Rabbinic commentary suggests it was called the tabernacle of the testimony because it was evidence that God had forgiven the people after their sin in making a golden calf. Though they had sinned, they remained God’s people. Likewise, when Moses broke the tablets of the Ten Commandments, God gave the people two new tablets. Though Israel had sinned, the Decalogue still belonged to them.
Clearly and unambiguously the Talmud asserts, Af al pi shechata, Yisrael hu – “A Jew who sins is still a Jew” (Sanh. 44a). It is a remarkable expression of humanity and tolerance. Human beings all sin from time to time: “There is no one so righteous upon earth as to do good always and never sin” (Kohelet 7:20).
Not that sin is innate and inherent; in Jewish thinking, as opposed to classical Christianity, a person sins because of occasional carelessness, not because it is human nature to sin. But having sinned, no one is beyond redemption. God’s arms are always open to receive the penitent sinner. And even though a person’s penitence may be long delayed, the name of Jew is not forfeited.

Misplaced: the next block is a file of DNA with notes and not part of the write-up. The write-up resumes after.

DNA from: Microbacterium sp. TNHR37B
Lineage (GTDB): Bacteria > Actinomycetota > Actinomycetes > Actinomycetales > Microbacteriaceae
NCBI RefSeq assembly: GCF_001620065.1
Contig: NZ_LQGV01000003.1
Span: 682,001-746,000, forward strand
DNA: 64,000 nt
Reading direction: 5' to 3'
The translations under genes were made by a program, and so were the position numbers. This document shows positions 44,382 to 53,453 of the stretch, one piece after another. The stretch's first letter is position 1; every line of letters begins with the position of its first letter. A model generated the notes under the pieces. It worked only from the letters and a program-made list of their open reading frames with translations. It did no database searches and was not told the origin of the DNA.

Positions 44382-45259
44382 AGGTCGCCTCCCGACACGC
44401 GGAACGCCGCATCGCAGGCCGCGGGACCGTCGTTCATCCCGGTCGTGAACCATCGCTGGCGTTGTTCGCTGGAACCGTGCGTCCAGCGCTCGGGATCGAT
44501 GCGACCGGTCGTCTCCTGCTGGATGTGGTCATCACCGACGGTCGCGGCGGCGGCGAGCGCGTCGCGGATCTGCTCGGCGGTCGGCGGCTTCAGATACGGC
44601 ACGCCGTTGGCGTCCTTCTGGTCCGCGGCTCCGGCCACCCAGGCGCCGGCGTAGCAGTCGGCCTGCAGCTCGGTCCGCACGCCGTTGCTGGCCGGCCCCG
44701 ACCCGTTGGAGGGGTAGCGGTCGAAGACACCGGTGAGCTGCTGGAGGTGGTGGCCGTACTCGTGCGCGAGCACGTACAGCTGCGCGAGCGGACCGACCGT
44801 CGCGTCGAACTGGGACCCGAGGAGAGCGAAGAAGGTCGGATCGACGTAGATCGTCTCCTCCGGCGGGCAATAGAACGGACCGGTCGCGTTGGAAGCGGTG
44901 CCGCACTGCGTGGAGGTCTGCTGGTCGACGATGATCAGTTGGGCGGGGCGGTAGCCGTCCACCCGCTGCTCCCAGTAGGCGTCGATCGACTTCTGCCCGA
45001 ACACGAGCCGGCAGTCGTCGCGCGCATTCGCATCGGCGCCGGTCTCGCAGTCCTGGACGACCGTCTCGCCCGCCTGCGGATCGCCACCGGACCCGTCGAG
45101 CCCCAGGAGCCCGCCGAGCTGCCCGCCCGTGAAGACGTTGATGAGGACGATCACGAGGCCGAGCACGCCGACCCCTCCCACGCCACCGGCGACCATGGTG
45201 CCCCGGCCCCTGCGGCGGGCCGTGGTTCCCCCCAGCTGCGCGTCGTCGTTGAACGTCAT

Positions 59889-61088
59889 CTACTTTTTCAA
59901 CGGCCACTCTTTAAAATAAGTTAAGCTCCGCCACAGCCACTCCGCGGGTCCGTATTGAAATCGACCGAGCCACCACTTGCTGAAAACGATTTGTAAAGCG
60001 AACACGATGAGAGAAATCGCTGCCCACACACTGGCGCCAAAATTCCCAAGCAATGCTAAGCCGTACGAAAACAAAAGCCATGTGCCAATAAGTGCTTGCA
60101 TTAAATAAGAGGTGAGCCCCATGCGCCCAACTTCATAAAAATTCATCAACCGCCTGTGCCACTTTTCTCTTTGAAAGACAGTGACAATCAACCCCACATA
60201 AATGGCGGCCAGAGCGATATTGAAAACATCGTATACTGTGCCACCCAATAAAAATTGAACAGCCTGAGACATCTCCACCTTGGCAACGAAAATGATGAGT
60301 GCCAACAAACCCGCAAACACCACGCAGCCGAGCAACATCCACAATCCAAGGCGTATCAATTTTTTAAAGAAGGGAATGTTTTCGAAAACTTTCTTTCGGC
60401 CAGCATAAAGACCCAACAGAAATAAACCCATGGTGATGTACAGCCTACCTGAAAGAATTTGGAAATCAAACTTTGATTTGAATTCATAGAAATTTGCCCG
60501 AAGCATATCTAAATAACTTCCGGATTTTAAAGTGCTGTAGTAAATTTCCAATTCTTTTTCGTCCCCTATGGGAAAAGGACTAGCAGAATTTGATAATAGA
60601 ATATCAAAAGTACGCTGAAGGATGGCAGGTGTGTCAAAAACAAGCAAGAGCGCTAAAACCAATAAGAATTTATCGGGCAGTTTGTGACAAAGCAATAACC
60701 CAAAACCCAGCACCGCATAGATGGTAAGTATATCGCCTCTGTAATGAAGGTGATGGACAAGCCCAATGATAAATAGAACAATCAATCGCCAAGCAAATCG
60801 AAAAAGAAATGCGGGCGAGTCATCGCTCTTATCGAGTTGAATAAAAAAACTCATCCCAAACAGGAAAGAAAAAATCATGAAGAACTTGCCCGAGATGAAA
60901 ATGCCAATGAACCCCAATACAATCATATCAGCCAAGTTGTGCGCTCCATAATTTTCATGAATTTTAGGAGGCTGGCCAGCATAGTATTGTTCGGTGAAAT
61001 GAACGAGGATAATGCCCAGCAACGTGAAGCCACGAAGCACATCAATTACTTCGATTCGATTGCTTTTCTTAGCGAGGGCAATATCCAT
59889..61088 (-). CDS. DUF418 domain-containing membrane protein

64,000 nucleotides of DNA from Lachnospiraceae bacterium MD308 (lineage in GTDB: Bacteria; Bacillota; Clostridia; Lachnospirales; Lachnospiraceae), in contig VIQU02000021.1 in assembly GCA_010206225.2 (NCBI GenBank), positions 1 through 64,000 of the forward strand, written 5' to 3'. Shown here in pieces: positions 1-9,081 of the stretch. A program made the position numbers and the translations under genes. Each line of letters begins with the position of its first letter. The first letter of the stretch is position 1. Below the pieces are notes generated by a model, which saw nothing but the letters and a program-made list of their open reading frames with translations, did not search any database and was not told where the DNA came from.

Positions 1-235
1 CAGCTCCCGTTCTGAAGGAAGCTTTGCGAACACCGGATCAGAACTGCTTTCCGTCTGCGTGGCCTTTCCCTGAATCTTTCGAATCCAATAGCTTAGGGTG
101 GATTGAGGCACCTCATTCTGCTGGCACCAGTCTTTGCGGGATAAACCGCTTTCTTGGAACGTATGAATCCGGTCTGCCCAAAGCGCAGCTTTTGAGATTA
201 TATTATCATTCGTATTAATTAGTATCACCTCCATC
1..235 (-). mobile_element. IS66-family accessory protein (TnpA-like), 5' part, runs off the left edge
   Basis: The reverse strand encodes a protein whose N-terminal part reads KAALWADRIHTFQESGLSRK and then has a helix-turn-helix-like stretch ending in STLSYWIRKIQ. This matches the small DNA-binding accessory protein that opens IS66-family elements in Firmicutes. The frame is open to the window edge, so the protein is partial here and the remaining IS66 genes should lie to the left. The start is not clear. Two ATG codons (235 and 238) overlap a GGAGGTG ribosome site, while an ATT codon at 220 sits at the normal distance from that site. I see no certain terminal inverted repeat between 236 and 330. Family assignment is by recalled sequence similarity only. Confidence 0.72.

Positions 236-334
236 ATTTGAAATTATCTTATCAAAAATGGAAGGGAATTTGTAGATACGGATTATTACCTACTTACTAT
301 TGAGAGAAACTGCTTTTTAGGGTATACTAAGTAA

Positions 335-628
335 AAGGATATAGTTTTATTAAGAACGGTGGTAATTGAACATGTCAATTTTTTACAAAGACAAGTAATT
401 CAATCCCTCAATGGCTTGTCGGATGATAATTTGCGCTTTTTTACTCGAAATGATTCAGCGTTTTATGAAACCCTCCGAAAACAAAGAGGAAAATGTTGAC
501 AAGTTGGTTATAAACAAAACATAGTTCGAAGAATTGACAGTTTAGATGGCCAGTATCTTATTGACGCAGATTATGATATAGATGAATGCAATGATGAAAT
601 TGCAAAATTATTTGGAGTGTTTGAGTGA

It is a good thought with Pesach only a few weeks away. However far we have drifted from Judaism, however grievously we have let the side down, the thought of Pesach acts as an inescapable summons to come back home. The wicked son is welcome at the seder.
Just as the ancient Israelites were still given a tabernacle despite their sin, so the person who has sinned has a place in the synagogue.
Just as the Ten Commandments were not lost for ever when the golden calf was made, so a Jew who tries other ideologies is not turned back from the community of the commandments.